May 10, 2016
Why Social Security is not only sustainable but should be substantially expanded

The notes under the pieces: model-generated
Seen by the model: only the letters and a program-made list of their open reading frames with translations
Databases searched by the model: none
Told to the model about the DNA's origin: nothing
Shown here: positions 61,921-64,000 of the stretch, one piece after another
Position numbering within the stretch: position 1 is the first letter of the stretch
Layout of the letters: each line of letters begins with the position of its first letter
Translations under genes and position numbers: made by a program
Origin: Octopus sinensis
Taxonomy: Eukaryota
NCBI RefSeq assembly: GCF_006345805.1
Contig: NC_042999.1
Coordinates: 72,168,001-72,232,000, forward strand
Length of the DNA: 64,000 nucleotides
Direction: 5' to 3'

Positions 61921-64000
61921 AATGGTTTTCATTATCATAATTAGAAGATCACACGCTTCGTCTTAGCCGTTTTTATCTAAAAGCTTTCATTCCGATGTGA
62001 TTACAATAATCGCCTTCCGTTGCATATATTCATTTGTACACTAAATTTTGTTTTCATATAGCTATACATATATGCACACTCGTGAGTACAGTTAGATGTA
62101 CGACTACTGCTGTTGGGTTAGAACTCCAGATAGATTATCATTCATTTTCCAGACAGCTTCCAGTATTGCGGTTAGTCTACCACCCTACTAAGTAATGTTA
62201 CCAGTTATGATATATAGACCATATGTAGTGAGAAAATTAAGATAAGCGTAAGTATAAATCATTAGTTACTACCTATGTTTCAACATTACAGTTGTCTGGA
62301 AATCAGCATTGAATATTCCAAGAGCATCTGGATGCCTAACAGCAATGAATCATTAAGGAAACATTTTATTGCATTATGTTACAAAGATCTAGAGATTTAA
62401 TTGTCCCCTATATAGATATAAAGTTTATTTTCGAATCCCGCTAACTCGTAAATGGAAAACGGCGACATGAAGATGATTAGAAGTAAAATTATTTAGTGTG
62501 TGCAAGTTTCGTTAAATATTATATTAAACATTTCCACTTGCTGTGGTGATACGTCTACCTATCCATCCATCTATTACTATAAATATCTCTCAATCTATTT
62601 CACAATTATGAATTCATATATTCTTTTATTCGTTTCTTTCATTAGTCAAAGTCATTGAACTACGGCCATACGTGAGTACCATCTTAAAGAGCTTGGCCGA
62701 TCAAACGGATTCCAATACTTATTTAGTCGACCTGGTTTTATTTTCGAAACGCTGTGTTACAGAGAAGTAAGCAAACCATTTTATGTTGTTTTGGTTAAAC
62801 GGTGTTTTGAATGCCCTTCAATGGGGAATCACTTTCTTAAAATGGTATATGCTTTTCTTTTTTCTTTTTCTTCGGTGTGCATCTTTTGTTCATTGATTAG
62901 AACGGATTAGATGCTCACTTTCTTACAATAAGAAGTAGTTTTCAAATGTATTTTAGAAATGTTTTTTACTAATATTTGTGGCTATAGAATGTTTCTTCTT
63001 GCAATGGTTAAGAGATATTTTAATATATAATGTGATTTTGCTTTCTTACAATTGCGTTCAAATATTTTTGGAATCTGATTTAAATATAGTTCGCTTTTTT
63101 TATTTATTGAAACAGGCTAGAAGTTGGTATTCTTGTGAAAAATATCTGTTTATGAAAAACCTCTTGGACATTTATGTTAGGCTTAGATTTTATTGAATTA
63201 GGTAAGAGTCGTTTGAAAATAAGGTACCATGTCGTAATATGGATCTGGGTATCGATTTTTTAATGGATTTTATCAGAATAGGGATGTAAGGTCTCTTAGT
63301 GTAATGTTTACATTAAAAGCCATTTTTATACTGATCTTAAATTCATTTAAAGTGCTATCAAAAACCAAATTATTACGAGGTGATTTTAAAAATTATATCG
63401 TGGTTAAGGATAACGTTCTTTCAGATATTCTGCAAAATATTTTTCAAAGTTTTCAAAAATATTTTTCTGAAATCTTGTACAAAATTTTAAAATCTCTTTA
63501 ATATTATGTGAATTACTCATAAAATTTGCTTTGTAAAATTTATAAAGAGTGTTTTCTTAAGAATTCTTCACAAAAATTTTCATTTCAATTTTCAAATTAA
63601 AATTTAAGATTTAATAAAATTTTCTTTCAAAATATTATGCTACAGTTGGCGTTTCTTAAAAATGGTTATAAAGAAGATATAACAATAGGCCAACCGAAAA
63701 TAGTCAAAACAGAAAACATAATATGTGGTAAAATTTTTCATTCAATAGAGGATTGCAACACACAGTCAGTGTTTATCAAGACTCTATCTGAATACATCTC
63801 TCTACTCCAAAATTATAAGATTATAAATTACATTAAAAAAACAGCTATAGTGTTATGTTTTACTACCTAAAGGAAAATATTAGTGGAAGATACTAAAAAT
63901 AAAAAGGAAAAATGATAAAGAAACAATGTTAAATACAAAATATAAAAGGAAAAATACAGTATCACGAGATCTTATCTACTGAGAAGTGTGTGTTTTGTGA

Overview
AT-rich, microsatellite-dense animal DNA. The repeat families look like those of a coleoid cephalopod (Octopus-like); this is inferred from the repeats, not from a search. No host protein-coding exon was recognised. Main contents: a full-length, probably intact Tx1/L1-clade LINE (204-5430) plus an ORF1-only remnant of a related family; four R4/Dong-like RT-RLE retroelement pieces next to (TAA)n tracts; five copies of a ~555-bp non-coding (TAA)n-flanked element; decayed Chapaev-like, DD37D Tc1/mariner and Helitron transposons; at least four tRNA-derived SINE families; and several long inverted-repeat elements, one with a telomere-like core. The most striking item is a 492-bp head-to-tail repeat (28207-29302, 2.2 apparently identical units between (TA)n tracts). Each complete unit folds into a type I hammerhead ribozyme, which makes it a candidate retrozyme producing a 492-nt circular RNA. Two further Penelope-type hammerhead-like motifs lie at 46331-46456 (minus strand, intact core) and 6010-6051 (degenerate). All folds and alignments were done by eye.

Social Security is bankrupting us. It’s outdated. It’s a Ponzi scheme. It’s stealing from young people. These are some of the biggest myths and lies about one of the most successful programs in our nation’s history. Three-quarters of Americans depend heavily on Social Security in their elderly years and nearly half would be living in poverty without it. But as important and popular as it is, Social Security has become a political football. A well-financed campaign—supported by conservatives, special interest groups, and even leading Democrats—has lobbied for cuts and significant “entitlement reform,” falsely proclaiming that Social Security is going broke. Policy expert Steven Hill argues that Social Security should not only be defended, it should be substantially expanded. Here he proposes how we can double the monthly benefit and how to pay for it by closing many of the tax loopholes and deductions that disproportionately favor the wealthy few.